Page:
Migrant workers play a crucial role in production
Forget Brexit – that’s last year’s, or perhaps next year’s, problem. Right now the most pressing issue on most growers’ minds is labour, whether that be how to recruit staff in the first place or managing the increasing cost once they get there.
National Living Wage rises are causing a mighty headache in the production horticulture sector, while as staff prove ever more difficult to come by, the industry is looking to government to offer assurances that seasonal labour will be available in the coming years.
As it stands, those assurances are not coming through loud and clear, and indeed conflicting messages continue to ring out from ministers. Consider the comments of immigration minister Robert Goodwill, who in January said the government was positively inclined towards proposals for a new Seasonal Agricultural Workers Scheme (SAWS) and appeared to understand that it wouldn’t contribute to net migration; but who then last week was quoted by Farmers Weekly saying suggestions of worker shortages were not backed by statistics: “At the moment, we do not believe there is a need for a scheme,” he said.
Regardless of whether you feel a dedicated SAWS-style scheme is necessary or not, some clarity and joined-up thinking most definitely is. Ministers are making contradictory and sometimes woolly comments, going off script and getting rebuked by Number 10 or, in the case of Defra secretary of state Andrea Leadsom, saying very little most of the time. But the issue is complex – it spans multiple government departments and, as NFU chief horticulture adviser Hayley Campbell-Gibbons pointed out at the union’s recent conference, it’s about politics more than actual reality.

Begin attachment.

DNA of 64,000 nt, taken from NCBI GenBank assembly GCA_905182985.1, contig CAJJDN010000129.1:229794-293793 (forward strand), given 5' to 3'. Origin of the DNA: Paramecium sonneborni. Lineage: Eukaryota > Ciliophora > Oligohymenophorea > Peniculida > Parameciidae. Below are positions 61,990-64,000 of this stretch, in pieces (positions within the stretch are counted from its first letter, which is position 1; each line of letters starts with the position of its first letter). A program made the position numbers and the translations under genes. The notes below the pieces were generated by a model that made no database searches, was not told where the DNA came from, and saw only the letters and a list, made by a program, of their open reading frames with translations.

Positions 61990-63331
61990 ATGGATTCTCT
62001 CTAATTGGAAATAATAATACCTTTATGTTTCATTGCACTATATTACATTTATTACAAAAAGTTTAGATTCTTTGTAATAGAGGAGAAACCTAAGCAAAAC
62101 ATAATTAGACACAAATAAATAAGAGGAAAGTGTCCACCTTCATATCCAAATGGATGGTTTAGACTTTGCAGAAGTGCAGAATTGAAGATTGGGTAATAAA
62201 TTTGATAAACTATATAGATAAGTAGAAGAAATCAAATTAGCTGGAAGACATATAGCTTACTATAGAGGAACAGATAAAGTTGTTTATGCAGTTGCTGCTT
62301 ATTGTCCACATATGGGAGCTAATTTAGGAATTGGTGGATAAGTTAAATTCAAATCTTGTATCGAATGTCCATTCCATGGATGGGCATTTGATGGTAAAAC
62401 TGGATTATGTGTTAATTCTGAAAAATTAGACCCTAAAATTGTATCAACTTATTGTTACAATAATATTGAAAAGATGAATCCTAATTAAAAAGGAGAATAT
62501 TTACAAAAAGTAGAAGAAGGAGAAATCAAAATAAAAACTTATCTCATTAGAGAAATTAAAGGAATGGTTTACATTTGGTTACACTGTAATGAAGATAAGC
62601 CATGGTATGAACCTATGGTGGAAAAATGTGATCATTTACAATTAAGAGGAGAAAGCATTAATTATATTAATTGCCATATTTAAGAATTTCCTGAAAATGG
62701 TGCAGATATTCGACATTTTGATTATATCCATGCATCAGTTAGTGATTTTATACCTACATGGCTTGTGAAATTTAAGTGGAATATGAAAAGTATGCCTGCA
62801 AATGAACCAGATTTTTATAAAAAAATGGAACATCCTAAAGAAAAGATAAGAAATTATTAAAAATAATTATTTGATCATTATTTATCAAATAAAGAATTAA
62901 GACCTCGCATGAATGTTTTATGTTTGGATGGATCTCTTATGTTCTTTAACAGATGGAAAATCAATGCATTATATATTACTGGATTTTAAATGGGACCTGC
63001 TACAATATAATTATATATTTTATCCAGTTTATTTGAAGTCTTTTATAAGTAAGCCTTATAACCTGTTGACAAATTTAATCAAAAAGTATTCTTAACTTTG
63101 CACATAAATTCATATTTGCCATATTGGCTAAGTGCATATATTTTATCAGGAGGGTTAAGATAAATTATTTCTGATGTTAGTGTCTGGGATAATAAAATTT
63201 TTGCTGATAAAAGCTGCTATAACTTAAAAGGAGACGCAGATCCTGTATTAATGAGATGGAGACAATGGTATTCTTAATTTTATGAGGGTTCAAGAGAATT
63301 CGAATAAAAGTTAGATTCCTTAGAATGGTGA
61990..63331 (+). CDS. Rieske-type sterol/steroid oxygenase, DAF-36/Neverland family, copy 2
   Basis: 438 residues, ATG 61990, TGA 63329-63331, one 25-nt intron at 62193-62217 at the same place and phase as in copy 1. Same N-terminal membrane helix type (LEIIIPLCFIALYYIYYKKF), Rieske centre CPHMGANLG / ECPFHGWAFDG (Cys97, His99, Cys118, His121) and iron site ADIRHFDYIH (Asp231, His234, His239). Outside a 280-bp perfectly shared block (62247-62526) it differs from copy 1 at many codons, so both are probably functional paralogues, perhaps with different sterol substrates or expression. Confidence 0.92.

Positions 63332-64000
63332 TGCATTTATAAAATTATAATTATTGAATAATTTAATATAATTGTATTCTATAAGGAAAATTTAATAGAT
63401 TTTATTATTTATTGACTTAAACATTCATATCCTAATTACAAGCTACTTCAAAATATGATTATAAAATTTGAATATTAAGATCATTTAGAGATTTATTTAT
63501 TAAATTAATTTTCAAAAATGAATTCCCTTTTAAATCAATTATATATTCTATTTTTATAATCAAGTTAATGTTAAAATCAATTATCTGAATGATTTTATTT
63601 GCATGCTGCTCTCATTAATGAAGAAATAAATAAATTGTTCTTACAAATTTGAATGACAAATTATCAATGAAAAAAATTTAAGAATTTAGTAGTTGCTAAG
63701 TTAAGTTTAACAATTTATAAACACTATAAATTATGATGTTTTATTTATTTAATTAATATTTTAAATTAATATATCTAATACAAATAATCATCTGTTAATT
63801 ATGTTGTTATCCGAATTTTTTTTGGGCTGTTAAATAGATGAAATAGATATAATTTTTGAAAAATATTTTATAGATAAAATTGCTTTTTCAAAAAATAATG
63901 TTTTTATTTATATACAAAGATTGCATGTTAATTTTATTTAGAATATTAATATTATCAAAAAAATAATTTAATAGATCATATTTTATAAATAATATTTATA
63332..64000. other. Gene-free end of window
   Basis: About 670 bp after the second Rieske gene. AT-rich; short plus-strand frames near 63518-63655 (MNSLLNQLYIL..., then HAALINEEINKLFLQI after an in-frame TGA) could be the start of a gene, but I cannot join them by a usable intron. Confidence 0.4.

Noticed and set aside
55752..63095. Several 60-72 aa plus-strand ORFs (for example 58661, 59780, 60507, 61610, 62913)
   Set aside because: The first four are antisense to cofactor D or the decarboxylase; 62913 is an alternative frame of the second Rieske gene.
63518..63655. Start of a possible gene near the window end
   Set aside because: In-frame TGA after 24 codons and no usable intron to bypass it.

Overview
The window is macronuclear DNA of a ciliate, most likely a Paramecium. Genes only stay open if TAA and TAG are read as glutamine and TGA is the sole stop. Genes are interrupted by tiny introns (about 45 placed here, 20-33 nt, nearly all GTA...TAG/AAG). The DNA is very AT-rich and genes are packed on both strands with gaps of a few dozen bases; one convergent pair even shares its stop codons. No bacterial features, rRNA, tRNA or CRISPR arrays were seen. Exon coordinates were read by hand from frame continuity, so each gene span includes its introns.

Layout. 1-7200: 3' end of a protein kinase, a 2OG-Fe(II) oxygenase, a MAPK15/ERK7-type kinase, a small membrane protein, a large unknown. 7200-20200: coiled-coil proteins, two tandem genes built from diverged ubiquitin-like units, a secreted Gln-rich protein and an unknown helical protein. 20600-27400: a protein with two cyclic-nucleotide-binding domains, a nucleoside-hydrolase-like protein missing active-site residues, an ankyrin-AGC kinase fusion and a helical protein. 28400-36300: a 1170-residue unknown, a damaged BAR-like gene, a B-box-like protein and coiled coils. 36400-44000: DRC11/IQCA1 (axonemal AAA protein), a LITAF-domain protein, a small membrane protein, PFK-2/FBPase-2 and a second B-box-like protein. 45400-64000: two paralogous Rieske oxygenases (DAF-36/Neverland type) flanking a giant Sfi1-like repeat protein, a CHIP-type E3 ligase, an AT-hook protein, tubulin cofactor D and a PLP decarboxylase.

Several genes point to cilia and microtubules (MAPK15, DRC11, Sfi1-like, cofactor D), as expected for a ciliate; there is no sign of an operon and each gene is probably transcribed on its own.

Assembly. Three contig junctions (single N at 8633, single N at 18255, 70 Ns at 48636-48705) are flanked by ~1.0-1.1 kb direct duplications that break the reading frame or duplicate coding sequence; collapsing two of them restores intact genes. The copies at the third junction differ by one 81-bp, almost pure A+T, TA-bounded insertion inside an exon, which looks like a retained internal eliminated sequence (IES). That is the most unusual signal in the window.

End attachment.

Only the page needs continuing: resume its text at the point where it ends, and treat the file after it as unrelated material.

“It’s important as a lobbyist to understand where the reservations are in government,” she said. “The barrier is on the political side. Personally I don’t think we’ll see any movement on a seasonal labour scheme until we see the arrangements between the UK and EU on EU nationals’ status have been secured.” Given the Lords and Commons have struggled to agree even on that, a resolution seems some way off.
So how bad is the situation for growers on the ground? According to John Hardman, director at recruiter Hops, the industry should be just about okay for this season, though there are concerns of a repeat of the 400-worker shortage seen in the soft-fruit sector last year.
More of a danger is the long-term picture. The NFU is highlighting 2019 as a particular pinch point – the moment Britain finally withdraws from the EU and the industry is potentially left without access to the Bulgarian and Romanian workers upon whom growers have had to rely since the ending of the last SAWS scheme three years ago.
Pressure starting to build
For growers, the diminishing EU labour pool is combining with cost pressure from the National Living Wage to make staffing a real headache. At last week’s Worshipful Company of Fruiterers conference, John Shropshire, chairman of one of this country’s largest users of seasonal labour, G’s, spelled out the real possibility that growers might take the nuclear option of moving production overseas if things don’t improve. It doesn’t get much more ironic than if as a consequence of Britain’s decision to withdraw from the European Community, we should end up importing from British growers based in, say, Poland.
Outlining the economic contribution made by G’s 2,500 seasonal staff, Shropshire said they paid a combined £4.6 million in tax in 2016, as well as spending some £10m in the local area.